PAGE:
24 February 2005
No Work and No Play Makes Jane a Dull Girl
Jane in Charlotte Perkins Gilman’s “The Yellow Wallpaper” was “touched” as some say long before she was prescribed, and administered the “rest cure” by her husband for her then unknown ailment now called postpartum depression. The boredom and isolation of this cure only allowed her mind to venture farther down a dark and winding corridor of insanity.
Jane has recently had a child and is experiencing what we know today as postpartum depression. Back in the 1800's doctors had no understanding of these symptoms, so they chalked it all up to a temporary nervous depression. This was cured by a treatment called the “rest cure” popularized by Dr. S. Weir Mitchell. This remedy consisted mainly of isolation and bed rest. We now know that this does nothing to promote a healthy mind or body. But, at the time this was the best-known cure.
As a child Jane had hallucinations, “I used to lie awake as a child and get more entertainment and terror out of blank walls and plain furniture than most children could find in a toy-store.”(Gilman 593). This sort of behavior is more than just your average child’s rampant imagination. This is truly the sound of someone who is delusional and needs some form of psychological counseling.
This overly active quasi delusional behavior followed Jane to adulthood, and was noticed but dismissed as pure silliness by her husband even before the baby came about, “... he says that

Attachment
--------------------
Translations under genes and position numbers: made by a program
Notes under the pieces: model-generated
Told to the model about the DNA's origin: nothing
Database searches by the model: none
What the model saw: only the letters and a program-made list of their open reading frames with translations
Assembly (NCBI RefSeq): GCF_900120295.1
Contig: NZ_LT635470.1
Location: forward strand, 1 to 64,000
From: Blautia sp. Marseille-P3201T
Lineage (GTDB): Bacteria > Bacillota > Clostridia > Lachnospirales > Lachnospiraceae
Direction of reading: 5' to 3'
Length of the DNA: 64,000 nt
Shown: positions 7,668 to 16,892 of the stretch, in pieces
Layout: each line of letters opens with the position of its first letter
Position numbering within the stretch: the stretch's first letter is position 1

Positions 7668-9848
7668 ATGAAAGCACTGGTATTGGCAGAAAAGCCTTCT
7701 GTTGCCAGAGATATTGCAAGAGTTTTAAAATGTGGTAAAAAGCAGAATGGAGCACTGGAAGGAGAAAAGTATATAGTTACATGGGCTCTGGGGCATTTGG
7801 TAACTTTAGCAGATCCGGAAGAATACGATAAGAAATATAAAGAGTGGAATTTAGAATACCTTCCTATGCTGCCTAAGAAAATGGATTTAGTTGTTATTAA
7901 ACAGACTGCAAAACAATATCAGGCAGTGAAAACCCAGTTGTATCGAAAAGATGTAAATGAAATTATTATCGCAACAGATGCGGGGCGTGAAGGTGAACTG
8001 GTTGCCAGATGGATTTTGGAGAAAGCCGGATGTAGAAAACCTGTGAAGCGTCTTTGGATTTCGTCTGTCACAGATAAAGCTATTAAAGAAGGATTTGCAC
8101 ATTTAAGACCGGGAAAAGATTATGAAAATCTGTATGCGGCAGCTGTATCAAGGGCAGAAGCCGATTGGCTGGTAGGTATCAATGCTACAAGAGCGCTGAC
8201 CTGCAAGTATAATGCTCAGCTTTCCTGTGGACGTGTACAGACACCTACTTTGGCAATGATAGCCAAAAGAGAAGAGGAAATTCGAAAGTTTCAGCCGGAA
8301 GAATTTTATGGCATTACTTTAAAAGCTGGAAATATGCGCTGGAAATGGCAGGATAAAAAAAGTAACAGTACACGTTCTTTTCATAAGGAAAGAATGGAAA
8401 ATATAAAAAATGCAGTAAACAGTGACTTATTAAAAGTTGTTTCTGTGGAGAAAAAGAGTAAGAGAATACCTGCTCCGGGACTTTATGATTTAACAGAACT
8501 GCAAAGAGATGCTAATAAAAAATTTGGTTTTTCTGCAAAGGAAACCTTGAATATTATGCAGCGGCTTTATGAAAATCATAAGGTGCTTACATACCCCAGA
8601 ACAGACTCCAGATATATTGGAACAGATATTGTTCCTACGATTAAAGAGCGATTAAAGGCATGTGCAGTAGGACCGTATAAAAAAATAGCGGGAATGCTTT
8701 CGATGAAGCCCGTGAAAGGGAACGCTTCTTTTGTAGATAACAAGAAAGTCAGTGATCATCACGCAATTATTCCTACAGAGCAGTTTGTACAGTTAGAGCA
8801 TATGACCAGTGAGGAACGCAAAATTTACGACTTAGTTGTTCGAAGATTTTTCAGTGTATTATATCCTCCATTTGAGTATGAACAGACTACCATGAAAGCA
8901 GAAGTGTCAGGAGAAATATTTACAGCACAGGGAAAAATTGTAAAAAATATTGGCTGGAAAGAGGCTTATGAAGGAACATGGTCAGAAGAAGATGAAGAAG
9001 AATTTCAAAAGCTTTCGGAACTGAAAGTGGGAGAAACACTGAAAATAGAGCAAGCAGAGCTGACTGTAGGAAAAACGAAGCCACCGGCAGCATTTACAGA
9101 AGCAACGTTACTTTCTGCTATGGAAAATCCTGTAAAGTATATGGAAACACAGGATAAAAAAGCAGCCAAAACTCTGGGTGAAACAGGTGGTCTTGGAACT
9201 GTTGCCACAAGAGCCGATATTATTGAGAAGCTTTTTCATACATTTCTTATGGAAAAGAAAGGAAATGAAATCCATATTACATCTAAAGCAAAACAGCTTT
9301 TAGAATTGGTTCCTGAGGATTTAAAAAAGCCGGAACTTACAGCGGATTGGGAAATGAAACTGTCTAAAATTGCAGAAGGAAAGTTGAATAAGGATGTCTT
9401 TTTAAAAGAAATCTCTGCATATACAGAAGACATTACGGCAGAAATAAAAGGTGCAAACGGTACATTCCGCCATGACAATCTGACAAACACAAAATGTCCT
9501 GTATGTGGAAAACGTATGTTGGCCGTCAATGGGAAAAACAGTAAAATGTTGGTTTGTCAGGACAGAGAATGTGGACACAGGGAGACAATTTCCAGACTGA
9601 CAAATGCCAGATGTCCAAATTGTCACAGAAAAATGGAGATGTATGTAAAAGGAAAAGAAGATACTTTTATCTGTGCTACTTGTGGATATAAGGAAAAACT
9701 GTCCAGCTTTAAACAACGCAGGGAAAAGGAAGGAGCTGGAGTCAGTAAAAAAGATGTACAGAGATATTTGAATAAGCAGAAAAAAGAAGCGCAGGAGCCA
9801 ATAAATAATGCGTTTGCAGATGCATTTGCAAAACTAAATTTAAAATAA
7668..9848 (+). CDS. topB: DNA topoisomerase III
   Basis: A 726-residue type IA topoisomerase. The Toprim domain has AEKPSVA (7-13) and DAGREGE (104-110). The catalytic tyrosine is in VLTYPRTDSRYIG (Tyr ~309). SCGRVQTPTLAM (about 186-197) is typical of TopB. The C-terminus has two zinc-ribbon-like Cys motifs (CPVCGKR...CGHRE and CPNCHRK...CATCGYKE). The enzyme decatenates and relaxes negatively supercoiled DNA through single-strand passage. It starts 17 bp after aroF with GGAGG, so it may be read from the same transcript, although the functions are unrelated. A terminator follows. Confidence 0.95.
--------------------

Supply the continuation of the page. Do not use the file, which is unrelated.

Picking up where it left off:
Tyer 2 with my imaginative power and habit of story-making, a nervous weakness like mine is sure to
lead to all manner of excited fancies...”(Gilman 592) Anytime Jane acted a little bit weird he would just say it was her hyperactive imagination at work again. Little did he know the depths of her problems that were to become evident over the next three months.
The demons in her mind first began to attack her psyche about ...
... middle of paper ...
...traits of a mentally unstable individual. The “rest cure” coupled with the postpartum depression
Tyer 4 she was experiencing merely accelerated the mental flaws she had, and brought about the inevitable. The cure had taken an already frangible mind and thrown it into complete and total disarray.
Gilman, Charlotte Perkins. “The Yellow Wallpaper.” Literature: An Introduction to Reading And Writing. 7th ed. Edgar V. Roberts and Henry E. Jacobs. Upper Saddle River: Prentice Hall. 2004. 590-600.
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